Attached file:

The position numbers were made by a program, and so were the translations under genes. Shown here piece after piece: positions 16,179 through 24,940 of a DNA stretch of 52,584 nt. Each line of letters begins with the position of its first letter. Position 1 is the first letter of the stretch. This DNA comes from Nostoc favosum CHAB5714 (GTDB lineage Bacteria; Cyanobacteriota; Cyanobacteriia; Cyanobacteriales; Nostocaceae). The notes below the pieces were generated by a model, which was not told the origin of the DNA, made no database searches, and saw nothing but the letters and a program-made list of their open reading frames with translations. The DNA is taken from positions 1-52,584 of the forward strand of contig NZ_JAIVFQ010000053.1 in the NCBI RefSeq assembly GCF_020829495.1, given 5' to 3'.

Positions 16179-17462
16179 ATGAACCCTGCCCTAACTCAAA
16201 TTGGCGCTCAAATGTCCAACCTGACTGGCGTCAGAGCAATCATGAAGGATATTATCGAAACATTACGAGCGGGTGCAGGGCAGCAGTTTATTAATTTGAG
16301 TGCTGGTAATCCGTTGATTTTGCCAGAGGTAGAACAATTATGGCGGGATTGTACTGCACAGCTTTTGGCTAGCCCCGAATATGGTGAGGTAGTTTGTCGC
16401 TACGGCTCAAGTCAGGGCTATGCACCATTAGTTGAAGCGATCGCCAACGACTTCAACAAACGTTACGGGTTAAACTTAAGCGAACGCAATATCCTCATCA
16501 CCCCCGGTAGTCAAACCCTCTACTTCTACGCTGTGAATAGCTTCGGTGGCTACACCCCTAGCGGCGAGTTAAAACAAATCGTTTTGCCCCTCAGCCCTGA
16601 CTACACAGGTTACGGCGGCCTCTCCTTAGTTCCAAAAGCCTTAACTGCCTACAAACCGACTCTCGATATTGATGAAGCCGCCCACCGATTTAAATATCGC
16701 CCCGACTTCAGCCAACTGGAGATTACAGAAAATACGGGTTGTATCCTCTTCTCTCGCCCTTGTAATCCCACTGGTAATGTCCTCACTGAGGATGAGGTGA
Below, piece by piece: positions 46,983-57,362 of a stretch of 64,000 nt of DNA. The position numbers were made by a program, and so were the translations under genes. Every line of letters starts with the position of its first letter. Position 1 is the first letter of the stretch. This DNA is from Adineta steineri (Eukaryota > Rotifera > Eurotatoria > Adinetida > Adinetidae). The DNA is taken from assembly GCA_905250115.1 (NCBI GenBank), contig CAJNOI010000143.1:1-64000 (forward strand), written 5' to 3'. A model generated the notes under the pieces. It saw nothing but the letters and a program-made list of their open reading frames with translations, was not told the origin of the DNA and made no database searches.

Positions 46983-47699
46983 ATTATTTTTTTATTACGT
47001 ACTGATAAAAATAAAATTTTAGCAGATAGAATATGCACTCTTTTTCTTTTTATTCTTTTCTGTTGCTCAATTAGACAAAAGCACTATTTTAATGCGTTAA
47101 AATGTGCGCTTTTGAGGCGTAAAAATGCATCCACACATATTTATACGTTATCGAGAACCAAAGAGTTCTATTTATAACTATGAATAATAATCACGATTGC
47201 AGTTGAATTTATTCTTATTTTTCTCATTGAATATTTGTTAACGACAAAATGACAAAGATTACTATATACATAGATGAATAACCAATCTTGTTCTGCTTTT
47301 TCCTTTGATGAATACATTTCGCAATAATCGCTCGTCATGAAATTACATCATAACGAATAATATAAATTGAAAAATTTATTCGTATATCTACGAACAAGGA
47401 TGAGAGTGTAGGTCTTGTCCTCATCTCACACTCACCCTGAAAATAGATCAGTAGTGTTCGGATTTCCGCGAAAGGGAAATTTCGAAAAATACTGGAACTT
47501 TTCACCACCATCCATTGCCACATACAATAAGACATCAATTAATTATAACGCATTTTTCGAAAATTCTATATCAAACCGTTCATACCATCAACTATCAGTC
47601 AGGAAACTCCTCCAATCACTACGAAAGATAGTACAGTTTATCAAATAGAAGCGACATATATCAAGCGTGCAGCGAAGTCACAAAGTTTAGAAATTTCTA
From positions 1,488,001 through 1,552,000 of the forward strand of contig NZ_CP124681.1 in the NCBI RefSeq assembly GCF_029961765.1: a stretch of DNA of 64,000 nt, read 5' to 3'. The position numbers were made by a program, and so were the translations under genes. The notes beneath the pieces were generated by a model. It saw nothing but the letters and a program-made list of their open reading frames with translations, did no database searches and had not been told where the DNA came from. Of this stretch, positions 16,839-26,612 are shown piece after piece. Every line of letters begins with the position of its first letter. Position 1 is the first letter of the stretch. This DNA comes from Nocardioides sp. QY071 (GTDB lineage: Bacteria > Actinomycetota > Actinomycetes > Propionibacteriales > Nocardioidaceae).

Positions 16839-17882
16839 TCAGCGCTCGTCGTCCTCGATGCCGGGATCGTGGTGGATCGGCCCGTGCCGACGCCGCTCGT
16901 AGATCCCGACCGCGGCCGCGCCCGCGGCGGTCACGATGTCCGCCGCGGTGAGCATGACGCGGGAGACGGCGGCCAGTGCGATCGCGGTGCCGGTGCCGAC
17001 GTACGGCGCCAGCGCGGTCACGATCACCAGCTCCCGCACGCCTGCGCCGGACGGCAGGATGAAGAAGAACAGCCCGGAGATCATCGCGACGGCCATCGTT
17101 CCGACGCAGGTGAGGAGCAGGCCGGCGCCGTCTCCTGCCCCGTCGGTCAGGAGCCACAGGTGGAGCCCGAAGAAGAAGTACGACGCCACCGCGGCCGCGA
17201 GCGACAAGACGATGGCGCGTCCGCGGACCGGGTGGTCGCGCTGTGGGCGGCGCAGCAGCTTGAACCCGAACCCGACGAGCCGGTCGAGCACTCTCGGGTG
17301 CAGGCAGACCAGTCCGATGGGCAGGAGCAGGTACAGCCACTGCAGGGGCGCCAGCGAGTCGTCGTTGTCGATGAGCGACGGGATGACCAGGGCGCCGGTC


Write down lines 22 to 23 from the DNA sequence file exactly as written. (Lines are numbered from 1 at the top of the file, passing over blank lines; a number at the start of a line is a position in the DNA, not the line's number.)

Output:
16839 TCAGCGCTCGTCGTCCTCGATGCCGGGATCGTGGTGGATCGGCCCGTGCCGACGCCGCTCGT
16901 AGATCCCGACCGCGGCCGCGCCCGCGGCGGTCACGATGTCCGCCGCGGTGAGCATGACGCGGGAGACGGCGGCCAGTGCGATCGCGGTGCCGGTGCCGAC